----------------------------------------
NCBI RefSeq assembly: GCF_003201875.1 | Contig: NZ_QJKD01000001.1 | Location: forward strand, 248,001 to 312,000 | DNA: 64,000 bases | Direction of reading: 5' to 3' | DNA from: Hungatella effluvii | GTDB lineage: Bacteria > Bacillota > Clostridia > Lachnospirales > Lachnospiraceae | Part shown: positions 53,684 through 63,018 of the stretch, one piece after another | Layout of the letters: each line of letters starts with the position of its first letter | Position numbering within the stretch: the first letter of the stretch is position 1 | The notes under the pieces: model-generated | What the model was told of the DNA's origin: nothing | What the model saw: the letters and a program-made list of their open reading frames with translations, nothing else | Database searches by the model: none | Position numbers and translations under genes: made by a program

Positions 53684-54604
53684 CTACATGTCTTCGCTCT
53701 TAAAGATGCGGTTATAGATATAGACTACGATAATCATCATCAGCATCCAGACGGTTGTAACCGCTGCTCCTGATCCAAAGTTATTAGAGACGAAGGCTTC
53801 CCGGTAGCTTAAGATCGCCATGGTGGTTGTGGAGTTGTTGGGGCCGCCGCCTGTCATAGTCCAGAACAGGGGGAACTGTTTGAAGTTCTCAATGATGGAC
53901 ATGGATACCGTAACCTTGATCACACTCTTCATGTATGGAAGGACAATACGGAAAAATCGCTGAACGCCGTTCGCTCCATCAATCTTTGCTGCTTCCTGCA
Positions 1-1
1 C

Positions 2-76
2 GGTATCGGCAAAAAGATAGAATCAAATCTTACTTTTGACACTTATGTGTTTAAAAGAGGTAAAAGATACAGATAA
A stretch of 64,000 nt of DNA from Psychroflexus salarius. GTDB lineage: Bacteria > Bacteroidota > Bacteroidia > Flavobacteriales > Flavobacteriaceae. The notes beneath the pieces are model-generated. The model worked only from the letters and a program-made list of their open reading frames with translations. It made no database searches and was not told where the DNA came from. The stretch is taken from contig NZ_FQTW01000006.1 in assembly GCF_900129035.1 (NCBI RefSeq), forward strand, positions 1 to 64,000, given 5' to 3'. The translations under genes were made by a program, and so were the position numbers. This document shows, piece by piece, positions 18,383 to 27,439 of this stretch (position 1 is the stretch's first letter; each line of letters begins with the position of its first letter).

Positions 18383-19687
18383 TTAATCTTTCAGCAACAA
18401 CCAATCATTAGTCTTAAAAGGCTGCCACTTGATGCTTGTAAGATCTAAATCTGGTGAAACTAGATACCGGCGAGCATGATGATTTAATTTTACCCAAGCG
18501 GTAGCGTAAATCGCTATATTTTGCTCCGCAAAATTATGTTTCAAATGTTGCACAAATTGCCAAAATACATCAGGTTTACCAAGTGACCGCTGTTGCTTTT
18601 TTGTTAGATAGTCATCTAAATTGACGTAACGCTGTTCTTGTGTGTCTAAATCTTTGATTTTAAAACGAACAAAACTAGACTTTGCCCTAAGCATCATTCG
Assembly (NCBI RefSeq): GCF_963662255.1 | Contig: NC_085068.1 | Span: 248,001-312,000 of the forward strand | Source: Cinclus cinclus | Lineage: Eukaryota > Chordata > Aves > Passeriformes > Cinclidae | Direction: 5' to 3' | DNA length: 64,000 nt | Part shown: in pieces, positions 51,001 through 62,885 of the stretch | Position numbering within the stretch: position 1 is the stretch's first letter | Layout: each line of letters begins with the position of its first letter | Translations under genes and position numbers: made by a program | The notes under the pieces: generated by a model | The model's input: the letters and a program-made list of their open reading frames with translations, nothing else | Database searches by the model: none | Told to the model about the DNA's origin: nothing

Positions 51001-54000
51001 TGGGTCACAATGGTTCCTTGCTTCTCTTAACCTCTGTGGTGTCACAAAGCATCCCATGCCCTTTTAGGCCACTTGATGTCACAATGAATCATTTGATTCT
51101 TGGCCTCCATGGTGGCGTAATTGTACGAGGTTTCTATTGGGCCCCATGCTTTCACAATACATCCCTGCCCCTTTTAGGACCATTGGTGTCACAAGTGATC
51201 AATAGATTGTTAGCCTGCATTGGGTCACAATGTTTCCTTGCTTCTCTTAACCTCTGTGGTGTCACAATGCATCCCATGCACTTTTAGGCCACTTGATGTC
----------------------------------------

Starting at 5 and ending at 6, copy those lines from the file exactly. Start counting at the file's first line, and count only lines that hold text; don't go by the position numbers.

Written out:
53801 CCGGTAGCTTAAGATCGCCATGGTGGTTGTGGAGTTGTTGGGGCCGCCGCCTGTCATAGTCCAGAACAGGGGGAACTGTTTGAAGTTCTCAATGATGGAC
53901 ATGGATACCGTAACCTTGATCACACTCTTCATGTATGGAAGGACAATACGGAAAAATCGCTGAACGCCGTTCGCTCCATCAATCTTTGCTGCTTCCTGCA